The Federal Government has hit back at accusations it is turning its back on Indigenous Australians by slashing funding to remote Indigenous housing.
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22 Dec 2017 - 11:26 AM  UPDATED 22 Dec 2017 - 11:26 AM

Foreign Affairs Minister Julie Bishop has said the government will not be intimidated by "hollow threats" after being accused of turning its back on Indigenous Australians. 

Speaking to reporters in Perth, Ms Bishop said the government will ensure that Indigenous communities receive appropriate funding.

"We won't be intimidated by hollow threats from the state Labor government," she said. "The Australian government has a strong record in Indigenous communities, and we will continue to do so." 

West Australian Housing Minister Peter Tinley has accused the Turnbull government of slashing funding for remote housing and leaving the states to pick up the bill. 

Mr Tinley said the cuts will leave South Australia, Queensland and WA with a funding shortfall of hundreds of millions of dollars.

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He said the pre-Christmas decision by Federal Indigenous Affairs Minister Nigel Scullion goes against the 'Closing the Gap' report and the Turnbull government's own review into remote housing.

"This latest decision, especially the way the Turnbull Government has tried to sneak it through during the festive season, is absolutely appalling and demonstrates its lack of concern for indigenous Australia," he said.

A $776 million commitment by the Federal government to the National Partnership Agreement on Remote Housing (NPARH) has been cut to just $100 million, and for homes only within the Northern Territory.

The original 10-year NPARH partnership was brokered by the federal Labor Rudd government and contributed about $100 million per year to WA.

Indigenous leaders are deeply concerned the government is backing away from its commitments to address the critical shortfalls in remote housing during the current Closing the Gap strategy refresh process. 

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Aboriginal and Torres Strait Islander Social Justice Commissioner and fellow Co-Chair of the Close the Gap Campaign, Dr June Oscar, is worried about the impact for Aboriginal and Torres Strait Islander peoples in remote communities.

“It is well established that social determinants, including and especially housing, have a major impact on the health of our people” said Dr Oscar.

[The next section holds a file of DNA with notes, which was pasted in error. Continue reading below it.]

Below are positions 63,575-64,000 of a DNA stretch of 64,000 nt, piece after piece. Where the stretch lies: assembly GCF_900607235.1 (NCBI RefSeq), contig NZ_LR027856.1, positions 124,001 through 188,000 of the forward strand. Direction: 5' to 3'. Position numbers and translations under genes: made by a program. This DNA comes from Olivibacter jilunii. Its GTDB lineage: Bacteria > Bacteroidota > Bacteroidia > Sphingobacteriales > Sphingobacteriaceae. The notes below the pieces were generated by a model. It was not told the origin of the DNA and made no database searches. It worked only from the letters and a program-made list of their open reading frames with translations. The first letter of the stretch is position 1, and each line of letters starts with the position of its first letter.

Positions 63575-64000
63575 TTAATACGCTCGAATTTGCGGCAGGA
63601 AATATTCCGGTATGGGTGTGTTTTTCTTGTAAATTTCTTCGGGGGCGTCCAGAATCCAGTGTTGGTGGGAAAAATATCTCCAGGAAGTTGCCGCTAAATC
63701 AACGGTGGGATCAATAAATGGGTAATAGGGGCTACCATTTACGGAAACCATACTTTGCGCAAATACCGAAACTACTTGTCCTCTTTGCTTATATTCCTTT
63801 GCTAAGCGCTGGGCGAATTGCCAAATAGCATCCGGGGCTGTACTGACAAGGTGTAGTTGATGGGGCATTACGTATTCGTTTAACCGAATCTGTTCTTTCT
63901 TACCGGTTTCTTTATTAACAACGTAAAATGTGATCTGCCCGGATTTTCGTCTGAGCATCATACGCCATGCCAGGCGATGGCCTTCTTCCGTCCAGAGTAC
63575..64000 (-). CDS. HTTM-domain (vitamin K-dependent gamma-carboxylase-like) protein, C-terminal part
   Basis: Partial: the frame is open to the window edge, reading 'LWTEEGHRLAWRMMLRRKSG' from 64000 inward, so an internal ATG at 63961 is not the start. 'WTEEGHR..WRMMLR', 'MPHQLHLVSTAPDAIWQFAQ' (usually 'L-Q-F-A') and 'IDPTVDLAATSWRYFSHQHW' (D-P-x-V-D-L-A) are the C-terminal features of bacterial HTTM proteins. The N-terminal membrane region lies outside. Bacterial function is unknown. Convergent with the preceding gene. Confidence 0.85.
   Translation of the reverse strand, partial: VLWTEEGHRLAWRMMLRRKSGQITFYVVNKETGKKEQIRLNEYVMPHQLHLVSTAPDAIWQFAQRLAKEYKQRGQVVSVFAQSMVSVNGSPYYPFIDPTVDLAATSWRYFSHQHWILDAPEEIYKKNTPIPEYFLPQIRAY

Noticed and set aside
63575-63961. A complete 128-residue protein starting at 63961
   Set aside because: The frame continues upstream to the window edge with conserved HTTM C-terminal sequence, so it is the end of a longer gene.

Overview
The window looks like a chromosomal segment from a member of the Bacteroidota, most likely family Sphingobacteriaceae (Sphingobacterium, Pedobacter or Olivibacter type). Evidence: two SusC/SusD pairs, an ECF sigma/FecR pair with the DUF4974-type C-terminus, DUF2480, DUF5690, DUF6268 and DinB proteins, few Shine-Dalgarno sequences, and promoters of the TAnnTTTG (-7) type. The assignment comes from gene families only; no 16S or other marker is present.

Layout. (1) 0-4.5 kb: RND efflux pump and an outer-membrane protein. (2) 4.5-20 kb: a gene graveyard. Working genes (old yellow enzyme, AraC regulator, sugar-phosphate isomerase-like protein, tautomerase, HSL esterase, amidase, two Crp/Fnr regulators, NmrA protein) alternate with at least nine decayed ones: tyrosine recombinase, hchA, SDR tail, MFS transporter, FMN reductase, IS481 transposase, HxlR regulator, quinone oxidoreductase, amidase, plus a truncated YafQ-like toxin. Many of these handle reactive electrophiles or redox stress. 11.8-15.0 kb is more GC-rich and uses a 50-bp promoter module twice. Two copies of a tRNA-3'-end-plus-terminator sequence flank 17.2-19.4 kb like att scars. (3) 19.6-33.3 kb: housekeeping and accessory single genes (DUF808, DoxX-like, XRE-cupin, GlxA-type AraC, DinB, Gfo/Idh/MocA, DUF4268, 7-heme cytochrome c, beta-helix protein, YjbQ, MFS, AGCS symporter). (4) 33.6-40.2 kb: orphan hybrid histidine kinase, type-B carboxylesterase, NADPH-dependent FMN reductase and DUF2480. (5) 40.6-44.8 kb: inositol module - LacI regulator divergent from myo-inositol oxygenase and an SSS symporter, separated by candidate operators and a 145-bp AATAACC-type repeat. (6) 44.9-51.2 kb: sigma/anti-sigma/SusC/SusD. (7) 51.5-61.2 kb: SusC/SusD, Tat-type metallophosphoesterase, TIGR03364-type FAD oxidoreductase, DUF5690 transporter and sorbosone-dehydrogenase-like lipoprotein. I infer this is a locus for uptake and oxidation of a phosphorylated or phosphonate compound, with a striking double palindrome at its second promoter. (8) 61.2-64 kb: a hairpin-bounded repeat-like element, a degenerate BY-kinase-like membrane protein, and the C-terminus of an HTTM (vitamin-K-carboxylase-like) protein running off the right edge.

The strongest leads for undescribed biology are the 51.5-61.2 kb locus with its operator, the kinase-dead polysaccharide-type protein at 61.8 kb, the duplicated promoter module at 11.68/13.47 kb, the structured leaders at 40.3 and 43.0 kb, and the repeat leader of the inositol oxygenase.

“As we have said too many times before, you can’t cut your way to closing the gap” said Mr Rod Little, Co-Chair of the Close the Gap Campaign and Co-Chair of the National Congress of Australia’s First Peoples.

Yawuru man Peter Wu, from Broome, told ABC Radio housing is a fundamental right for all Australians and cuts to funding will be damaging. 

"It basically undermines the current achievements that have been there since there has been an increase in funding, it also means it brings significant pressure back on the regional centres and enhances the prospect of greater dysfunction, and disorganisation, and marginalisation of people in communities" he said.  

"We are not even touching the sides when it comes to the need for housing in Aboriginal communities."  

But Minister Scullion said Mr Tinley's claims are misleading and outrageous, and undermine the good faith negotiations between the Commonwealth and state governments. 

"It is complete and utter nonsense to suggest that Commonwealth funding for housing is ceasing. This is a fiction created by certain Labor state ministers who are clearly trying to abrogate their own responsibility to their Indigenous housing tenants and it should be called out for what this is,” Mr Scullion said. 

Mr Scullion said, despite Labor's claims, no announcement or decision has been made by the Commonwealth Government to cease funding. 

“In fact, the Commonwealth commenced discussions with Western Australian Government officials only yesterday [Wednesday] about a future funding contribution to remote Indigenous housing – clearly the hapless Peter Tinley is unaware of what his own department is doing," he said. 

Instead, the Commonwealth say they provided $5.4 billion over ten years to 2018 through the NPARH and the National Partnernship for Remote Housing. And that this was was one-off National Partnership Agreement to assist states to undertake their own responsibilties for the delivery of housing. 

“The National Partnership on Remote Housing was always scheduled to cease on 30 June 2018. Under the NPARH the Commonwealth paid the states $5.4 billion to reduce overcrowding yet they abjectly failed to achieve this – this is why we are once again in negotiation with the states," Mr Scullion said.  

In joint statement, Shadow Minister for Housing and Homelessness Doug Cameron and WA Labor Senator Pat Dodson have demanded immediate clarity. 

“If these reports are true, remote communities in Western Australia will continue to be overcrowded for the decade to come,” Senator Dodson said.

The Labor senators pointed to the Turnbull governement's own remote housing review which demonstrated the long-term strategy had delivered over 11,500 more liveable homes in remote Australia, 4000 new houses, and 7500 refurbishments. 

They say the government must take immediate steps to ensure the continuation of funding for remote and indigenous housing.

"Failure to do so will be another example of a government that is out of touch and only concerned with their internal disputes and dysfunction," they said. 

- with APP 

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